Tracking the State of the Arts

Arts are key to the economic development in the Lehigh Valley and include hundreds of creative industries, nonprofit cultural organizations, and thousands of individual artists of all disciplines—dance, musical, theatrical, visual, literary and media arts—who are invested in our community. We give that reality voice through arts research and by making sure data is gathered and made public.

Data collection and analysis are essential advocacy tools. We undertake research to track economic impact of the nonprofit cultural industry in Lehigh, Carbon and Northampton counties. This research is vital for the Lehigh Valley community to make informed decisions about future arts policies.

Survey Results Archive

Taking the region’s pulse

The Lehigh Valley community is at the forefront of our organization and their thoughts and opinions are important for the work we do. We send out surveys to our members through our publications and collect their responses to present to the public. View our previous survey results in the archive.

Arts Advocate Survey | June 2020

Inside the Arts Survey | July 2020

Arts Advocate | August 2020


Economic impact

of the nonprofit arts industry

Once every five years, the Lehigh Valley Arts Council partners with Americans for the Arts to conduct Arts & Economic Prosperity, an economic impact study of the nonprofit arts and culture industry in the Lehigh Valley. This research enables us to detect market changes, recognize trends and identify ways to safeguard this vital economic sector. In 2016, ninety-eight nonprofit cultural organizations in the Lehigh Valley submitted data for their fiscal year ending 2015.

After two decades of double-digit growth and the unbridled expansion of arts and cultural venues across our region, the results from the 2016 study reveal some troubling trends: that the annual economic activity generated by Lehigh Valley’s nonprofit arts and culture organizations and their audiences declined about 11 percent, from $208 million five years ago to $186.4 million. The fact that attendance to regional events fell by 1.4 million persons is even more concerning.

However, size is just one measurement of impact. In addition to providing economic vitality, cultural nonprofits cultivate a level of community engagement that is invaluable to the region’s health and welfare. Among the many findings of the 2016 study, 6,952 volunteers donated 323,354 hours in 2015 to the 98 nonprofit organizations. This is tangible evidence of how the arts are integral to the lives of so many.

View the summary of Arts & Economic Prosperity 5

Date of Report 2003 2007 2012 2017
ATTENDANCE: RESIDENTS / NONRESIDENTS 2.25M / 1.2M 2.6M / 1.1M 3.35M / 1.68M 2.5M / 1.14M
STUDY Arts & Economic Prosperity II Arts & Economic Prosperity III Arts & Economic Prosperity IV Arts & Economic Prosperity V
# OF PARTICIPANTS  76 88 91 98
TOTAL EXPENDITURES $113M $169M $208M $186M
FULL-TIME JOBS 3,652 6,216 7,114 6,908
LOCAL GOV’T REVENUE $2.7M $6.8M $8.2M $7.1M
STATE GOV’T REVENUE $7.6M $11.1M $13.1M $11.7M

Source: Arts & Economic Prosperity 5 Study, Americans for the Arts, 2017

Whose Business is the Arts?


On September 8, 2017, the Lehigh Valley Arts Council and the Lehigh Valley Partnership co-sponsored an important public forum on the arts, the economy and our community. Whose Business is the Arts? brought together leaders from business, the arts, charitable foundations and local governments to assess the state of the nonprofit arts and culture from a Lehigh Valley-wide perspective.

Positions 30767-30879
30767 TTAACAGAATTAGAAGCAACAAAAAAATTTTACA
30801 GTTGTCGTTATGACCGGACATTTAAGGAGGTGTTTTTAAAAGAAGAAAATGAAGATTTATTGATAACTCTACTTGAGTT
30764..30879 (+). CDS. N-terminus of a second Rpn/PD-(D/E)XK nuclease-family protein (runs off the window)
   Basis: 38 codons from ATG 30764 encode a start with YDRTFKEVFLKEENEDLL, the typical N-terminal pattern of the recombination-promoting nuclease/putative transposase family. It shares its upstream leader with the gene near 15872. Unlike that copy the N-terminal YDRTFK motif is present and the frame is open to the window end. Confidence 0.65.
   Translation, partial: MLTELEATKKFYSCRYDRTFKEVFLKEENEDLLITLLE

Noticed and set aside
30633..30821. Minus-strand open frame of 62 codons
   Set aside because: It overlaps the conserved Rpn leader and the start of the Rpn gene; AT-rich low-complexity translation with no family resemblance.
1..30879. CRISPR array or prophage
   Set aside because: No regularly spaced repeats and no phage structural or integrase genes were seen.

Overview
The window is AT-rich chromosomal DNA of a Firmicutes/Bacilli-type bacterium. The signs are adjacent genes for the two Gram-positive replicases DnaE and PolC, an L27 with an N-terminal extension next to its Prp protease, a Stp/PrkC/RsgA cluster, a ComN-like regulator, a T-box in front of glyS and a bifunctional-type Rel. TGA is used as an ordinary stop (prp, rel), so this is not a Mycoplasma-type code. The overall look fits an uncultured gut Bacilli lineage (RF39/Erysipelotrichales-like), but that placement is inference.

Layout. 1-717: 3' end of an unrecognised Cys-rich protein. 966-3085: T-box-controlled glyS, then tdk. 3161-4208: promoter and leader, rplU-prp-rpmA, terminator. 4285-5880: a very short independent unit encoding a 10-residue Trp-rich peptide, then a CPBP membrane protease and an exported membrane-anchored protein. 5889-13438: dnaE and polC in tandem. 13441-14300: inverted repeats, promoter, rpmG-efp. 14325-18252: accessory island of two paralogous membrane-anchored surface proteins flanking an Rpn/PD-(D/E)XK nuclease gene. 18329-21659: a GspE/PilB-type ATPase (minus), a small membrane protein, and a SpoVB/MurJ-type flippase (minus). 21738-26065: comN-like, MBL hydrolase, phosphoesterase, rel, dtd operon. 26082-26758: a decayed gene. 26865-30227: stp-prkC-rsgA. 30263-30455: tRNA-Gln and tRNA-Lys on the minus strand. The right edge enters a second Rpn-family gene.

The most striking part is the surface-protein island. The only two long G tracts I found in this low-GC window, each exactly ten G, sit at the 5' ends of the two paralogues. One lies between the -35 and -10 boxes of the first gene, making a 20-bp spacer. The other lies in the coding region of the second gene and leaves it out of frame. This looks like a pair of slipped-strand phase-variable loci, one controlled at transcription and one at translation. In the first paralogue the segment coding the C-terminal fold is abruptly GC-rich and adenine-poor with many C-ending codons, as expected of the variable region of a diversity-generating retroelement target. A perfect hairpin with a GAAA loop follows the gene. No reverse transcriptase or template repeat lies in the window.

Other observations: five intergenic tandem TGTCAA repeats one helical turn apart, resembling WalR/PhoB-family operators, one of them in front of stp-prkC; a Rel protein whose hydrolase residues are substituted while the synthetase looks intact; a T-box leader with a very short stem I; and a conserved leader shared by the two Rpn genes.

It is critically important to remember that, first and foremost, the nonprofit arts and culture industry still remains a big business in the Lehigh Valley.

View the Forum Summary Report

Forum Presenters:
Dean Rodenbough, Hallmark, Inc.
Janis Burley Wilson, Pittsburgh Cultural Alliance
Randy Cohen, Americans for the Arts

The speakers brought a wealth of experience engaging with cultural nonprofits and corporate leadership and highlighted successful corporate and arts partnerships. Their bios and presentations are available to view:

Forum Photos:

Cultural Accessibility

According to U.S. Census data estimates from 2012, the number of non-institutionalized people with disabilities living in the Lehigh Valley is 81,000, or 12.7%, which represents a significant number of potential new audiences for the cultural community.

Arts & Access Always evolved from the work in the field and the relationships that both the Lehigh Valley Arts Council and the Disability Friendly Community have nurtured to create a more inclusive region. Since 2013, these organizations have been working together to expand cultural accessibility in the region.

After conducting an audit of current accessibility practices in the region, the results showed a significant need to provide training to cultural organizations and build more awareness of the challenges that exist for people with disabilities to participate.

The surveys indicate that less than 13% of the cultural groups offer open captioning, sign language interpreters, audio description, and Braille printed materials. Only 16.7% offer large print brochures; and 29% offer assistive listening devices.

In order to address these needs, the Arts Council and Disability Friendly Community embarked on developing Arts & Access, a yearlong celebration commemorating the 25th Anniversary of the Americans with Disabilities Act through the lens of the arts.

GOALS of Arts & Access:
  • Expand cultural access to all people with disabilities;
  • Help cultural nonprofits build audiences for their events; and
  • Promote the benefits of inclusion by telling the stories of how engagement in the arts is transformative.

Visit the Arts & Access Always Portal